It is only through such understanding of the truth in all its transparency can the true problem spaces be determined, and the appropriate solutions for it.
I can’t help but think of the rich ecosystems that services like Google, Amazon, Facebook, and the other internet giants provide. Although they are prominent and enjoyed in our modern culture, it is only now that we are beginning to fight for an understanding of how these ‘black boxes’ of services create those experiences. As Julian himself puts it, “To find a point of exploit—an entry point—in a black box is to produce knowledge. Sometimes this also reveals how we are being exploited by that black box” (Fortune).
In light of growing tension upon privacy vs. publicity, the NSA (or in China, the Great Firewall), and so on, it seems all the more critical that we observe, question and break down in order to create understanding.
Fortune, Stephen. “Engineering Critically.” Dazed Digital. N.p., June 2013. Web. 28 Aug. 2013. <http://www.dazeddigital.com/artsandculture/article/16269/1/weise7>.
“ The Critical Engineer recognizes that each work of engineering engineers its user, proportional to that user’s dependency upon it.”
A work of technology, machinery, or utility is only as good as its importance and purpose to its user. Just as a piece of equipment serves to aid its user, the full potential of the equipment can only be achieved through the willingness of the user. A device that is often used will display its full power, have an effect on the users, and eventually upgraded or updated to an improved version. However, following this train of thought, also brings up an important and possibly dangerous point, the reliance on a work of engineering. As the Critical Engineer observes, the effect of the work projects a user’s dependency upon it. For example, the cellar phone is one of the most common communication devices of today. As its importance grows, people become more reliant on it,and as more people adopt to it, the more likely it is to be changed for efficiency or convenience. Internet appears on cell phones faster than ever before and the high-speed, high definition video cameras such as the 8-megapixel sensor on the Apple iPhone 5 are proofs that these technologies have driven people to an almost point of insanity to create faster, more efficient machines to fill the appetite of hungry users. The new phones will then in turn attract more customers. It is important for us to recognize the difference between a reliable device and relying on a device so we do not end up becoming machines for our machines.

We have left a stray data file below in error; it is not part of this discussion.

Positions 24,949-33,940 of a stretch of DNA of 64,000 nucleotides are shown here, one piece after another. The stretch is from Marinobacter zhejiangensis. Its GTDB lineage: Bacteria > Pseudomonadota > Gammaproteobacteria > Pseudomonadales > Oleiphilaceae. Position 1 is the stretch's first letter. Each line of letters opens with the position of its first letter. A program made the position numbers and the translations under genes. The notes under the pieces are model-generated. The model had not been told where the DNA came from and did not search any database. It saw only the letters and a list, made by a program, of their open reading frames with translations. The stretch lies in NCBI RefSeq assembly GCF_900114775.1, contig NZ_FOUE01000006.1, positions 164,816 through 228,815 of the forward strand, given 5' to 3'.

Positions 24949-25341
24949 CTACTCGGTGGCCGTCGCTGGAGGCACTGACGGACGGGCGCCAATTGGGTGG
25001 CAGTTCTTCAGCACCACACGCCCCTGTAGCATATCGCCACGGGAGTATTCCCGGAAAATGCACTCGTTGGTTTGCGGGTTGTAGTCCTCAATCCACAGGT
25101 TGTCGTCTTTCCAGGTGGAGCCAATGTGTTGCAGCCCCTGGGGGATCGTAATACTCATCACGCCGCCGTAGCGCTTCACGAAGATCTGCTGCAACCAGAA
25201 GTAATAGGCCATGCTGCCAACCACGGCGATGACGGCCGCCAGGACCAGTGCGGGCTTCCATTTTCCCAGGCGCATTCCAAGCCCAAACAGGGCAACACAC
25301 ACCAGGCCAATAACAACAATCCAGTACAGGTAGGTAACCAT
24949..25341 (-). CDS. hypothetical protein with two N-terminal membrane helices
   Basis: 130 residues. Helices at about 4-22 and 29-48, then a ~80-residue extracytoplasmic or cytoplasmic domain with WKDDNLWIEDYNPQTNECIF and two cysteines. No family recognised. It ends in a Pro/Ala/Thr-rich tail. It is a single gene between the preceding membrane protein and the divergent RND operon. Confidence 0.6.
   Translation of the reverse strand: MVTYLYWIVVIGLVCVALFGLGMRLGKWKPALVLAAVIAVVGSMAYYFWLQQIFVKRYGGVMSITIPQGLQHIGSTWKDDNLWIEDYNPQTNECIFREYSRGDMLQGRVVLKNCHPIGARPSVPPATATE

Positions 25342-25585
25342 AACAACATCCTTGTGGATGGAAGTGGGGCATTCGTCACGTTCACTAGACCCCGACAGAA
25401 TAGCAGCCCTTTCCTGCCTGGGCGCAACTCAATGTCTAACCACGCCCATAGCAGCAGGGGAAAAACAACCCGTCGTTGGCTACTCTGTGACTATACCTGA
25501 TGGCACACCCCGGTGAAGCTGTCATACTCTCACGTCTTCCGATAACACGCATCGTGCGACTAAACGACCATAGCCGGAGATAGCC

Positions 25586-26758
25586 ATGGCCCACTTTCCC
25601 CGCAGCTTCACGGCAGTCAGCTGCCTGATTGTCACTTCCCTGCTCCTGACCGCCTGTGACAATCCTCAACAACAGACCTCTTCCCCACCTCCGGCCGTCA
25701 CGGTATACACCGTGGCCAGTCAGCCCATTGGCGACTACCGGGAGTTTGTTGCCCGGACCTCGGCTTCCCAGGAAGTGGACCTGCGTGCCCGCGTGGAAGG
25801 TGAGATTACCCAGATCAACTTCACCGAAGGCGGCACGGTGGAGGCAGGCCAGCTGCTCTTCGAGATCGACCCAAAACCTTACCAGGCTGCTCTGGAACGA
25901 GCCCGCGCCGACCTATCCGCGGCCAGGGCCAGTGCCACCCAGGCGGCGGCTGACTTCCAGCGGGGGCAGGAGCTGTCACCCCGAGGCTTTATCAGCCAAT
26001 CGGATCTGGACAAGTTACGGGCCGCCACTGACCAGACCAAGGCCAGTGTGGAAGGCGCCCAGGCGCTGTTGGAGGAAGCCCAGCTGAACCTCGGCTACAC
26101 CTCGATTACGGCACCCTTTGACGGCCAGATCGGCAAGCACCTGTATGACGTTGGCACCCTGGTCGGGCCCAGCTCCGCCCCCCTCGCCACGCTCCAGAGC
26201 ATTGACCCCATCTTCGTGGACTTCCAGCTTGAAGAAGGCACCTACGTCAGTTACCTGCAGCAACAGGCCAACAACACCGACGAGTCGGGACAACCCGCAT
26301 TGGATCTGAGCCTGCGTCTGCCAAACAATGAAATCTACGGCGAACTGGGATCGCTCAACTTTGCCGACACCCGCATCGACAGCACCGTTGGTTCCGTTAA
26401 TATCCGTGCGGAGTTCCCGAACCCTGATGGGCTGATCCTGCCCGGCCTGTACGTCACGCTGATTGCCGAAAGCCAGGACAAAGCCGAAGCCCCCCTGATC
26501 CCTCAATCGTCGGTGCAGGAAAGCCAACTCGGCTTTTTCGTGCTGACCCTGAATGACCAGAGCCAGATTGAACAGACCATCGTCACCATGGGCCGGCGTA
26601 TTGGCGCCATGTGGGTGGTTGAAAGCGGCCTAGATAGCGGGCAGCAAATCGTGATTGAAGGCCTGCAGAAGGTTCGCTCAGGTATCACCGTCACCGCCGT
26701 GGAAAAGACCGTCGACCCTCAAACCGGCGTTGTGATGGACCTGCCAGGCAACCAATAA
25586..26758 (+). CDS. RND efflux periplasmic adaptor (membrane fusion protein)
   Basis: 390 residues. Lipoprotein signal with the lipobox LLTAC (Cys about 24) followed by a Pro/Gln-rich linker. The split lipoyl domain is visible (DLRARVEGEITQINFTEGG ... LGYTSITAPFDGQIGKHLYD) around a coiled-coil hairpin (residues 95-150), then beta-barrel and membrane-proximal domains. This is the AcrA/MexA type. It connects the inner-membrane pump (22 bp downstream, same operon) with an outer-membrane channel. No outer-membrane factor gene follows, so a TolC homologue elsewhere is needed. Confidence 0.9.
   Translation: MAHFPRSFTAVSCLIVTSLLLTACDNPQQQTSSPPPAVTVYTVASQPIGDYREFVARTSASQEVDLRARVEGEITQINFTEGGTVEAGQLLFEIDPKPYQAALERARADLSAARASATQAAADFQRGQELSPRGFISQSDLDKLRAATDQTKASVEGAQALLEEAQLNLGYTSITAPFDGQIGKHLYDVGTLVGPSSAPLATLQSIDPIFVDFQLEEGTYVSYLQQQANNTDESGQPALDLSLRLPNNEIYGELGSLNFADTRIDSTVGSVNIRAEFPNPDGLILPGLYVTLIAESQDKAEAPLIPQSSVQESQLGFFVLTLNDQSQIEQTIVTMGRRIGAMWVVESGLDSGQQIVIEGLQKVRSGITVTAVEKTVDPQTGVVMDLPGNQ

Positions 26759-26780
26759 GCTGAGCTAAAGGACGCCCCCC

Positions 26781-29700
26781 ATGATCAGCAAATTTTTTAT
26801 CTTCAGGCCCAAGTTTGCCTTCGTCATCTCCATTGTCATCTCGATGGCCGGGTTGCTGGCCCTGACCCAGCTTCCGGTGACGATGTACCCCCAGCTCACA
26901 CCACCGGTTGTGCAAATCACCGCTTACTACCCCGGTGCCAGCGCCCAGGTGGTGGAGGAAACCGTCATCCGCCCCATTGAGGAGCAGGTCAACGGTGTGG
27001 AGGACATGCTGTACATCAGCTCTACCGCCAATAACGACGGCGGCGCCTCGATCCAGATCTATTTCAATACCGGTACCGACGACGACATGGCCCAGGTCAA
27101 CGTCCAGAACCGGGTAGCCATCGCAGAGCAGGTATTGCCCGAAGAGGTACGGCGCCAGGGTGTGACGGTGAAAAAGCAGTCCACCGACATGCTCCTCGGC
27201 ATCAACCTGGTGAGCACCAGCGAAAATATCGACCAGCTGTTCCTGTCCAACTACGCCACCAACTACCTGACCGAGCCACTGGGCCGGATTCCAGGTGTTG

0. The Critical Engineer considers Engineering to be the most transformative language of our time, shaping the way we move, communicate and think. It is the work of the Critical Engineer to study and exploit this language, exposing its influence.
The Critical Engineer understands that technology is pervasive and influences the way we interact with each other and ourselves. Therefore, the Engineer realizes that understanding how Engineering works is of utmost importance, because it allows them to manipulate the culture around them and demonstrate to others the amount of influence that it holds over us.
This tenet defines an artist’s intent in engaging their audience and forcing them to critically engage with the world around them, regardless of whether they work with technology or not. We realize that technology controls many people’s lives, and that its interconnectedness with so many different fields and things makes it a central target for commentary. The Facebook game Social Roulette gave Facebook users a 1 in 6 chance of deleting their accounts. Its intention was to force users to reflect on the extent and importance of their digital personas.
5. The Critical Engineer recognises that each work of engineering engineers its user, proportional to that user’s dependency on it.
This tenet points out the irony especially present in modern civilization wherein technology conditions and controls the user to an extent, rather than the users exerting exclusive control over technology. This claim is interesting because it can be both dangerous and helpful. As Henry Thoreau observed, when we become the “tool of our tools”, we can lose focus on a fulfilling life. However, the Critical Engineer can also exploit this for further progress. For example, as more and more people are gaining access to mobile internet, they become more dependent on the mobile device for things like news and social connection. This dependence ensures that conveniences like satellite navigation on mobile devices will not go wasted.